There’s also a Belgian sculptor named Berlinde de Bruyckere who’s very well known for doing these visceral sections of human and animal form, building it up with layers of fabric and silicone. Things have been stretched and dislocated and removed. We wanted that to feed into our corpsicle build. Then there’s an American painter called Phil Hale. And he’d painted a skull, like a shrunken head where the skin has started to dry and pull away from the mouth, and the mouth has been dislocated and [the] eyes are looking really wide at something horrific. Now, that was a real point of reference for her. And then there’s Francis Bacon — he had moments from his work that fit into the corpsicle as well.
In building the corpsicle, Dave and Lou Elsey also drew inspiration from movies, as well as from Baroque paintings and Christy Lee Rogers’s Baroque-style photographs when it came to creating a sense of movement.
DE: After we read the script, right away we could tell that there were little hints of Se7en in there. The other big reference for us was The Silence of the Lambs. The scene I always remember was the autopsy of the girl where they find the moth in her mouth. Just the atmosphere of that, trying to make something that had some of that atmosphere. It was horrific, ugly, and beautiful at the same time.
DT: Dave and Lou did some of their own concept work too. There’s a photographer, Christy Lee Rogers, that took photos under the water of dancers in Baroque classical outfits or costumes, and the way their clothing moves underwater almost felt like they’d been frozen in time. The idea was that the corpsicle guys were very much just paused at that point of death.
LE: It was really about just capturing that moment and feeling the emotional connections between the characters.
Positioning-wise, Taylor, the Elseys, and López conceived of a structure like a “cheese wedge.”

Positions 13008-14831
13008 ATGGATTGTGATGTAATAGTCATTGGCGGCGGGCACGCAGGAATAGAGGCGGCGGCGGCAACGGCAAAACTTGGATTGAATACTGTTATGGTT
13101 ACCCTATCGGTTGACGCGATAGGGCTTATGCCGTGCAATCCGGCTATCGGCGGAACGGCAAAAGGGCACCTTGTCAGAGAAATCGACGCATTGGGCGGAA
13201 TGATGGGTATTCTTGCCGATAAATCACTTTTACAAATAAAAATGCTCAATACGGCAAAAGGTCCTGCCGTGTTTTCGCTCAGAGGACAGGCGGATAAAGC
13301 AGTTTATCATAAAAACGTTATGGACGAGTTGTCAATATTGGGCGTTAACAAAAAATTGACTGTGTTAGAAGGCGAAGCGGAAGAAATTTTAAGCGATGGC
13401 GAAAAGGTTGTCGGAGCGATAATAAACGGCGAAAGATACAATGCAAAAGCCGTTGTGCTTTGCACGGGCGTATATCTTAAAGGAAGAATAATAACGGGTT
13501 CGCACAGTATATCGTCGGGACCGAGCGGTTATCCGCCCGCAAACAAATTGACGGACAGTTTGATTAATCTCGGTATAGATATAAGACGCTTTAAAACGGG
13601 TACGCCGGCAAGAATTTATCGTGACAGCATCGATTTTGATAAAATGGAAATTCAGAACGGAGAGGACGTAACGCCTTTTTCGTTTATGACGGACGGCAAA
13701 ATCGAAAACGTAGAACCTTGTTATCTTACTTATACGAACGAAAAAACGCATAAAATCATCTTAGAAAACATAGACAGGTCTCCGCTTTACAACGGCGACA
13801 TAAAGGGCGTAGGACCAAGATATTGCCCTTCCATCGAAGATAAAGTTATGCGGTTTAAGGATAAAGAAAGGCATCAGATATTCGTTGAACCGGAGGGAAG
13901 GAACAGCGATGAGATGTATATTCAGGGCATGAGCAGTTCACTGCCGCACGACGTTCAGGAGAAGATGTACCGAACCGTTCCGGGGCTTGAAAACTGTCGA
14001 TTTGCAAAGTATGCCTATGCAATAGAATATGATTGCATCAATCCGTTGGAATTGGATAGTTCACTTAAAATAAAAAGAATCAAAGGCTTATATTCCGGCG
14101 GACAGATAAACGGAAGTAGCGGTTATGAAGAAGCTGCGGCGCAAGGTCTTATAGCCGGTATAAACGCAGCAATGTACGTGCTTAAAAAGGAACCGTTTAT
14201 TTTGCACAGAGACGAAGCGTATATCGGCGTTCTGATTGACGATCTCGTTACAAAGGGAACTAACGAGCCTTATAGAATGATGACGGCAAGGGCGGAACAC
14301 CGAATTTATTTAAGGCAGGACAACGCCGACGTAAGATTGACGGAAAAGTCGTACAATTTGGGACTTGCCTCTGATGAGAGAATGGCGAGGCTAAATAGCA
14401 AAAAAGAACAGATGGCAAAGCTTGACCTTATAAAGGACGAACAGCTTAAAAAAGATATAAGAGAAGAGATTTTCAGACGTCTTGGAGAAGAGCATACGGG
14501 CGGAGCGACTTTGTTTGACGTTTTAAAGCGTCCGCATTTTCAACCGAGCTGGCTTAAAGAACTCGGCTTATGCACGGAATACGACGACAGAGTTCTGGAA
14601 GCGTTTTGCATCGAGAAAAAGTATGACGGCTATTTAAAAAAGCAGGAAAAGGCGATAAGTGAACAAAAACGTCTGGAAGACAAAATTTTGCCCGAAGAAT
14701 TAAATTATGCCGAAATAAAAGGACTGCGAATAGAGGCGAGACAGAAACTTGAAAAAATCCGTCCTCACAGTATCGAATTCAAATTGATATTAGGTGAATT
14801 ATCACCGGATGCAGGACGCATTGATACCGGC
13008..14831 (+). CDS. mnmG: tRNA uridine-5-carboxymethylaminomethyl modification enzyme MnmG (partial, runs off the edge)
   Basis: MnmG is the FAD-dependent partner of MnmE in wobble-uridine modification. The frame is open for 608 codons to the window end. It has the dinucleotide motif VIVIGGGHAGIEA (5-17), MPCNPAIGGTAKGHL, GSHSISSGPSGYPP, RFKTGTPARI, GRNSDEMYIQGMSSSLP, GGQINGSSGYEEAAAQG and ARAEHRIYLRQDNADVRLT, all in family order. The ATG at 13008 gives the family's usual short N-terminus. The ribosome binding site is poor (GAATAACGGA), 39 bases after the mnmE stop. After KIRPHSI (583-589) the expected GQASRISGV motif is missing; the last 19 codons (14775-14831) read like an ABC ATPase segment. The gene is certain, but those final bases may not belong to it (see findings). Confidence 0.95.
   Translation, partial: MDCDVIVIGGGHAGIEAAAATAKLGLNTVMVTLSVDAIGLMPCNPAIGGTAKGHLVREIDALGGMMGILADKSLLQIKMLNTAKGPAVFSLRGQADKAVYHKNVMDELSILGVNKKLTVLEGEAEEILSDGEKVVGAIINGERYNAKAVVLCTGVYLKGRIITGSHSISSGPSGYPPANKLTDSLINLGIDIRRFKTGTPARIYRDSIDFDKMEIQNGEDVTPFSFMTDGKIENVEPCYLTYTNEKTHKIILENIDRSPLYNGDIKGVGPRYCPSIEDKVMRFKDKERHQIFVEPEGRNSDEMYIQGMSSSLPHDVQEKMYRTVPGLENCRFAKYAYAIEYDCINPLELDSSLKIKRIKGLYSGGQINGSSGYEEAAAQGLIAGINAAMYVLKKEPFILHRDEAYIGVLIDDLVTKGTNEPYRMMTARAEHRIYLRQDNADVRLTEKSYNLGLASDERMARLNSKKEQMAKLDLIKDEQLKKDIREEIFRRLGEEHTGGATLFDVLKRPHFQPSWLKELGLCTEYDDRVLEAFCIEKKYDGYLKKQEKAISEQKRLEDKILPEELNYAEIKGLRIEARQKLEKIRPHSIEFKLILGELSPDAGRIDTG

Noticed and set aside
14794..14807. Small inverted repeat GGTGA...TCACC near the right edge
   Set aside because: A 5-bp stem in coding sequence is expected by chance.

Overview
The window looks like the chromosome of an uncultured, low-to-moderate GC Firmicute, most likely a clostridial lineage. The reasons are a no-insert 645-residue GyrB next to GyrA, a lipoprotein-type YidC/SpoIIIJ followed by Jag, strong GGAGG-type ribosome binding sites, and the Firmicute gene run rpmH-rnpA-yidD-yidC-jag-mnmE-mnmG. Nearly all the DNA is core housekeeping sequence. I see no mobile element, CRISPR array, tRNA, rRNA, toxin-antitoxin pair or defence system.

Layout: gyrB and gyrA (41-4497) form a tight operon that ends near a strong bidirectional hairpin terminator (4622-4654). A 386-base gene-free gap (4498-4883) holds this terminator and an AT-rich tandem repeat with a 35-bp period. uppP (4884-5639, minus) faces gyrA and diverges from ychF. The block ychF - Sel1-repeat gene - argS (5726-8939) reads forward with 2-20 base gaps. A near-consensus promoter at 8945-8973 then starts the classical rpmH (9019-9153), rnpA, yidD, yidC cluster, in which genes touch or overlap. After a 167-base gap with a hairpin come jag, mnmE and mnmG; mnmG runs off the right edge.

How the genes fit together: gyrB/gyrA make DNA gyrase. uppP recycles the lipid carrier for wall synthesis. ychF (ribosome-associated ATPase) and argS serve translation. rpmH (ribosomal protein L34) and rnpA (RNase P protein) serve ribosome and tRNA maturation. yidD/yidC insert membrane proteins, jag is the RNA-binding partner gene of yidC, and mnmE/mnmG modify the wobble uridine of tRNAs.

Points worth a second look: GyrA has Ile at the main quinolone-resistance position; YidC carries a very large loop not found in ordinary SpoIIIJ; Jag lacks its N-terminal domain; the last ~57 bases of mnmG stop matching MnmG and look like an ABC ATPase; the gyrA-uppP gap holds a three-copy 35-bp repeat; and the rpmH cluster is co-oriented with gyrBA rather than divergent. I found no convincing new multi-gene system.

DT: Issa wanted the very first body to be basically flat on his back. The corpsicle gets higher the further away we get from the first one, and obviously, as they’re being dug out of the snow, more and more is revealed because you see the highest one first. So they almost form, like, a cheese wedge.
DE: The very first body in that wedge is in a fetal position. It’s one of the saddest. Then gradually, they’re more and more twisted, and there are little scenes that they have together. Some of them are interacting. Some of them are looking at each other. Some of them have torn their eyes out. Things like that.
LE: We had these little posable artists’ dolls that move very much like a human body. We put them all together in all these different positions, and we discussed it with Issa and Daniel and worked out the story we were trying to tell, because we wanted to have each character be connected in some way. Issa wanted to create little stories within their positioning. Once we worked that out, we then moved into a 3D model that you see in 360 degrees, and we could look and see where they would fit within the ice.
DE: Ordinarily, we would have done full body casts, but the positions were so specific, the actors just wouldn’t have been able to hold the pose for as long as it took to do a body cast. We met all the actors on the very first day, and we got them to strip to their underpants and we scanned their bodies. The great thing about that is that you can get them to take these very, very extreme positions that they need to be in, and then you can do a snapshot of it from 360 degrees. And you’ve suddenly got a digital model of the body in the exact position.
Constructing the corpsicle
Finn Bennett in “True Detective: Night Country.”
On top of the body scans, Dave and Lou Elsey also made casts of each actor’s head, hands, feet, and teeth in order to truly capture their likeness.
DE: By taking a cast of them, we literally can pick up skin texture and that [level of] detail. We also needed to chart all of their body hair. Not just the stuff on their head — chest hair, leg hair, all of that. We matched their skin colors and had different charts for their skin.
Head and body casts were milled out of rigid foam, with a quarter of an inch of thickness removed. That was then replaced by a quarter-inch of clay, which teams of sculptors came in to bring to life with as much detail as possible.
DE: You need to tell the story of what happened to the scientists, because what’s happened has taken a toll on their bodies. They’ve got frostbite. They’ve got cuts and wounds. They’ve scuffed themselves.
We can even make the expressions a little bit more exaggerated. What happens when you take a head cast is you ask someone, “Okay, pull the face you’ll be making.” If it’s a terrified face, that’s great for a second, but if you’re holding it for 20 minutes, you can lose it slightly. So we’d go back in and fix that, and put in frost-bitten glass eyeballs and tongues and all that good stuff. Then those get molded, and we eventually had these big silicone dummies of the actor with plastic skeletons that held them in the positions they needed to be in.
But the process of making the corpsicle — which the Elseys estimated took three months —wasn’t done. Next up was art work, like adding early stages of decay to the dummies’ skin and punching in every single hair, one at a time.